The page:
Dutch Farmers Strike Back
Pleasantly surprising news out of Holland – the BoerBurgerBeweging, or the Farmer–Citizen Movement, a political party founded in 2019 to protest the Dutch governments' mistreatment of the country's farmers, won big in this past week's elections. From The Telegraph:
A farmers' protest party angered by new green laws triumphed in shock Dutch election results, prompting its leader to ask: “People, what the f--- happened?” Caroline van der Plas’s Farmers-Citizen Movement (BBB) is projected to become the equal largest party in the senate, taking 15 seats from none before the vote. The Left-wing GroenLinks/PvdA is also expected to win 15 seats, in the wake of months of turbulent farmer protests against government plans to cut nitrogen emissions.
Regular readers will be familiar with the Dutch farmer protests. The short version of their story is that the E.U. has been pressuring the Dutch government to reduce emissions by 50 percent by the end of the decade. Since Holland is the world’s second-biggest agricultural exporter, after the United States, the agricultural sector is the most obvious place to make cuts.
Of course, farming isn't just abstract economic sector, or even just a job. It's a historic way of life in the Netherlands. So when the Dutch government started pressuring farmers to significantly reduce their livestock numbers; implemented emissions licenses, required for any expansions of existing farms; and announced plans for shutting down at least 3,000 farmers (which included threats of confiscation of farmland if farmers refused to sell); the farmers fought back.
For months farmers have been periodically "slow rolling" highways, pulling tractors out onto the open road in order to reduce the flow of traffic. They blocked food distribution centers and dumped their milk rather than send it to market. They did whatever they could to remind their fellow citizens that they were there, that they weren't going away, and that what they did was necessary for the Dutch nation to continue.
In December we reported that prime minister Mark Rutte had vowed not to change course or negotiate with the farmers, who he argued were breaching the peace. Well now he'll have to, since the farmers' party, the BBB, hold more senate seats than his party does:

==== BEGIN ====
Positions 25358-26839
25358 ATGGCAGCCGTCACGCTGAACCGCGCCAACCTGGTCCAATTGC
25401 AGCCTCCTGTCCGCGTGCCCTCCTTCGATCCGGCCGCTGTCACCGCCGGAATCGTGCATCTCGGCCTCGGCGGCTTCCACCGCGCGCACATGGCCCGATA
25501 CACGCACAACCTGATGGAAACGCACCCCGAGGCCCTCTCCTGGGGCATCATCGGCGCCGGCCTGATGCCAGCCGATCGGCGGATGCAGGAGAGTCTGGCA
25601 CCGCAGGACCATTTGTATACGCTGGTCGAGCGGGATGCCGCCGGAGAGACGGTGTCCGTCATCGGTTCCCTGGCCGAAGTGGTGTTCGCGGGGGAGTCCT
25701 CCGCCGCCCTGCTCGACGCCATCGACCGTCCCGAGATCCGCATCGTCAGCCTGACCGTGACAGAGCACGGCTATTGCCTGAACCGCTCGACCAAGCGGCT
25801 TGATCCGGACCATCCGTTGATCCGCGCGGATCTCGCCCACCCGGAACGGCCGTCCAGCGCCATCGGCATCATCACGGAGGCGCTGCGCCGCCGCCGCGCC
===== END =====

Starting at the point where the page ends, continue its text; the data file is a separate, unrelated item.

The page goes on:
Rutte, the centre-right Dutch prime minister, insisted his coalition government would survive, after its four member parties lost eight of their combined 32 seats in the 75-seat senate. “This is not the result we wanted,” he said, after projections showed his VVD party was on course to win 10 seats.
"Not the result we wanted" is quite the understatement! According to The Telegraph, as the largest party in the senate (tied, once again, with the Greens), the BBB is now in an ideal situation to "form alliances with other parties in the senate and block green legislation."
Now, the BBB still have a lot of work ahead of them, and this result doesn't guarantee that they will successfully rollback Rutte's environmentalist policies. But it does give them an invaluable seat at the table, of the kind that they didn't have before. So, pace Mr. Rutte, let the negotiations begin.
This past summer we reported on the tensions between the farmers of the Netherlands and that nation's government. The latter, at the behest of the E.U., had enacted various overweening environmentalist regulations, including a plan to slash the emission of gases like nitrogen oxide and ammonia by 50 percent by the end of this decade. These regulations were aimed squarely at farming, which is a sizable portion of the Dutch economy. They've already implemented nitrogen licenses, which are required for any new activity -- including the expansion of existing farms -- which emit the gas, and are pushing significant livestock reductions.
Dutch farmers have been understandably upset at these impositions, feeling that their livelihood has been unjustly targeted. They've undertaken mass protests, including blocking agricultural distribution centers and dumping milk rather then sending it to market, to force the country to acknowledge what life without their produce is like. In rowdier moments they've even sprayed manure on highways and used tractors to "slow-walk" roads, leading recently to what The Telegraph referred to as "the worst rush hour in Dutch history with 700 miles of jams at its peak."
Unfortunately the government, led by Prime Minister Mark Rutte, has refused to change course. It has recently unveiled plans to "buy and close down up to 3,000 farms near environmentally sensitive areas." They insist that farmers will be well-remunerated, and unconfirmed reports suggest the government's purchase price will be around 120 percent of the value of the farms in question. One thing that is confirmed, however, is that they're not asking:
“There is no better offer coming,” Christianne van der Wal, nitrogen minister, told MPs on Friday. She said compulsory purchases would be made with “pain in the heart” if necessary.